While I was grinding of the excess thickness I avoided dwelling on my corrupting the board's nice foil shape. Instead, I looked forward to how easy it will be to raise the board all the way, and to sailing.

Then it occurred to me that potential disaster at sea may have been averted. Sinking, even. I realized the tight jamming of the board in the trunk was due to the over-thick board spreading the trunk walls apart. Hhmmm...sailors and their boats now and then encounter submerged objects of varying mass. What if a hefty one comes along, and forces the fat CB further up in the trunk...?

Extricating such a fully wedged CB could be a major PITA. Might require haul out. Or mash on it with a dowel via a new hole made in top of trunk? Ouch. On the other hand, what if the submerged object convinces the fat CB to fracture the trunk? Saving the CB might then quickly become relatively moot, what with an inaccessible major leak at sea and all. The latter realization really got my attention as I had been mainly motivated by things like ease of trailering, and of re-sale value.

I'm thinking of naming it Mellow, since it is all yellow. Or ......?

Mellow Yellow by Donovan

https://www.youtube.com/watch?v=bb3WpOJvsug
.
Last edited by baggywrinkle on Mon Feb 05, 2018 1:48 am, edited 2 times in total.
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Re: Old Yeller

Postby TIM WEBB » Sun Feb 04, 2018 12:08 am

Quite rightly!

- I like the way you think ... ;-P
Tim Webb
1979 DS2 10099 The Red Witch
(I used to be Her "staff", in the way dogs have owners and cats have staff, but alas no longer ... <pout>)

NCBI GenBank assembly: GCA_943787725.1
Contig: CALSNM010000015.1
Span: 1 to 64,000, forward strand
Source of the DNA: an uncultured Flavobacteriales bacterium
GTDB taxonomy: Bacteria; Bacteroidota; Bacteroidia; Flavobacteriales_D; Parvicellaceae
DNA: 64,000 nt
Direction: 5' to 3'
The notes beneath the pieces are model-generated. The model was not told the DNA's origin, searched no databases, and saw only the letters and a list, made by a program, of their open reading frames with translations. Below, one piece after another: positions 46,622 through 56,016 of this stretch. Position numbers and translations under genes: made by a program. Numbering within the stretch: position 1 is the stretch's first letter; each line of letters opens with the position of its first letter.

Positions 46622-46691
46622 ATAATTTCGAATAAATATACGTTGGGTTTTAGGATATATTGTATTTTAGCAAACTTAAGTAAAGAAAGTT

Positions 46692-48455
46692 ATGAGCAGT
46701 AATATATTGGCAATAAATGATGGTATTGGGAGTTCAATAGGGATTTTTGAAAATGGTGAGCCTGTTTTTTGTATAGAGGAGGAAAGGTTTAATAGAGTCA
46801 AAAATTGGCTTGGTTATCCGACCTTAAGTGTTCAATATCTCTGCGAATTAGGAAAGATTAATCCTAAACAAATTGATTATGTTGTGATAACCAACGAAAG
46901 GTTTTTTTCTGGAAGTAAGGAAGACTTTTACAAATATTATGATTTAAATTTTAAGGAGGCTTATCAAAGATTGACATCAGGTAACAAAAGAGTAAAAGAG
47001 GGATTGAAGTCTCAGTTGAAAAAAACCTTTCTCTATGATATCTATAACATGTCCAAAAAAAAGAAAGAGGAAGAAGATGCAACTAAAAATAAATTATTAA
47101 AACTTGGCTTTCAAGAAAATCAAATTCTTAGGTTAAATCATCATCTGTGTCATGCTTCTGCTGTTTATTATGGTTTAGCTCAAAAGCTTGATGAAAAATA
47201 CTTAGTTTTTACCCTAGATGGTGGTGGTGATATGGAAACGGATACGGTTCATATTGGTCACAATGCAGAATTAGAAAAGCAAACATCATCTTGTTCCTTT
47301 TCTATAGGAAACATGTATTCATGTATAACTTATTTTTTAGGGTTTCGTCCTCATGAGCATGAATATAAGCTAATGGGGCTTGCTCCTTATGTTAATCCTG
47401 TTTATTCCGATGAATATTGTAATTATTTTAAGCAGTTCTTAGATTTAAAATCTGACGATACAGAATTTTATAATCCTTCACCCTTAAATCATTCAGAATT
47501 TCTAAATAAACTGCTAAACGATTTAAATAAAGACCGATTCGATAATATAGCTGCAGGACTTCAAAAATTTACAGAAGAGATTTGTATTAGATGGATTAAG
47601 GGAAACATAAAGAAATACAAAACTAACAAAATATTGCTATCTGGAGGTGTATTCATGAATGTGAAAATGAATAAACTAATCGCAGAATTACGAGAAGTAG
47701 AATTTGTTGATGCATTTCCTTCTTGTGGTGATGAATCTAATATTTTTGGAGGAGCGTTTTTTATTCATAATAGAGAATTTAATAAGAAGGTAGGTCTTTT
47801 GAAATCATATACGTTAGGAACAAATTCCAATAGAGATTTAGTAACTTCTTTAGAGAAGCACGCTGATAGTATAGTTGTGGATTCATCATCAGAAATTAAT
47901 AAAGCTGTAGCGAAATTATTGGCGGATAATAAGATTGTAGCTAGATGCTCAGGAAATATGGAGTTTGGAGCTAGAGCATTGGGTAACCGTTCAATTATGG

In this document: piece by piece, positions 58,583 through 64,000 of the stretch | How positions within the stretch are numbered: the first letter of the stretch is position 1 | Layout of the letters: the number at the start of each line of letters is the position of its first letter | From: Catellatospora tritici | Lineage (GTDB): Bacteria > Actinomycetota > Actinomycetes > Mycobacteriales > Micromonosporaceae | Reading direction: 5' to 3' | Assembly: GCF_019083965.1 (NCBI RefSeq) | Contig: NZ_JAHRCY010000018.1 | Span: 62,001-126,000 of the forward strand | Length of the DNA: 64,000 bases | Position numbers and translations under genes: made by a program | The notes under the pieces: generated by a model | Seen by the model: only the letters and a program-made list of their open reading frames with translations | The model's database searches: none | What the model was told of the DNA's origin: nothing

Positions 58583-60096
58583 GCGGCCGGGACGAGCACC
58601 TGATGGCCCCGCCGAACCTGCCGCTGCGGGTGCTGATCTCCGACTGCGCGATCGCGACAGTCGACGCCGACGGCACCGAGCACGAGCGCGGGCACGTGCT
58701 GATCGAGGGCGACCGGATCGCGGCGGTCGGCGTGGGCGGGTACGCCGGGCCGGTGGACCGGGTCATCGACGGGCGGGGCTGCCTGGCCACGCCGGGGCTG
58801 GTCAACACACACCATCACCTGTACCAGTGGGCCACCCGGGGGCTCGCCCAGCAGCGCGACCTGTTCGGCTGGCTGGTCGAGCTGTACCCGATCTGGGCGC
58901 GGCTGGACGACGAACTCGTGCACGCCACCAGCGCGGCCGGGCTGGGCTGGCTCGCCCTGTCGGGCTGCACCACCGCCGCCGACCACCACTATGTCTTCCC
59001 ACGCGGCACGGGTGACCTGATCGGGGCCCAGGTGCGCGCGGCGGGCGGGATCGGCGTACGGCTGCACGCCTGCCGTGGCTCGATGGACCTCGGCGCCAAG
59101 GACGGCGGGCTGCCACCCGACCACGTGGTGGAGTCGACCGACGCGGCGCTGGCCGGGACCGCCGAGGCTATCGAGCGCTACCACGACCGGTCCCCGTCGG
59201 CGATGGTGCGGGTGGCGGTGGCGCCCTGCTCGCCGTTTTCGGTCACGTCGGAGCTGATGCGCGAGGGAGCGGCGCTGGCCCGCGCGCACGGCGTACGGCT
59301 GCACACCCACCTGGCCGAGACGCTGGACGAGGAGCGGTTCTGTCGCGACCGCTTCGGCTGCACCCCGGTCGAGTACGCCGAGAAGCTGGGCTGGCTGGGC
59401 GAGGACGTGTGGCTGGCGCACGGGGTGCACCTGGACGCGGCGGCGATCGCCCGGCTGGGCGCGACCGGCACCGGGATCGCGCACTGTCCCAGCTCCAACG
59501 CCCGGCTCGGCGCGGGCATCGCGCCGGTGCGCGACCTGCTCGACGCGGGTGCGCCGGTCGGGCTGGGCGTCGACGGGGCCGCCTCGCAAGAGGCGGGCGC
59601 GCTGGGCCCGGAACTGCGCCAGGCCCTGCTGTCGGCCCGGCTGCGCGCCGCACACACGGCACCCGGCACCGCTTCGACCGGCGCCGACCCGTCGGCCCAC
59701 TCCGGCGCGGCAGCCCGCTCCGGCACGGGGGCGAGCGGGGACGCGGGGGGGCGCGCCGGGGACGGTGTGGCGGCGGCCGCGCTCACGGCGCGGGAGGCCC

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Re: Old Yeller

Postby baggywrinkle » Sun Feb 04, 2018 2:15 am

Thanks Tim !!

Holy Moly !

Yep the slimmer CB operates just fine. The forward end still protrudes as anticipated. I'd not wanna take guests out there with an avoidable hazard of of pin/trunk damage/disaster if/when that submerged something slams into it. So it must be trimmed, for safety's sake. May as well get it right while I can. Plus I can add some area to the trailing edge while it is on the operating table. Fill up that empty space in the trunk. Easier than relocating the hole, I think. It needs to be wider anyway.

While I'm at it, I could also add some area to the leading edge. Protruding again, but now sacrificial. Like an eggshell. The Fabled, The Coveted... The 'Big Board'..... There are those Wednesday night races to consider, after all. I just might have to do it
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Re: Old Yeller

Postby baggywrinkle » Mon Feb 05, 2018 1:42 am

Gentlemen,

Another thread has been started, requesting advice on optimizing the CB. I thought the CB question might be more productive in a different area.

Here 'tis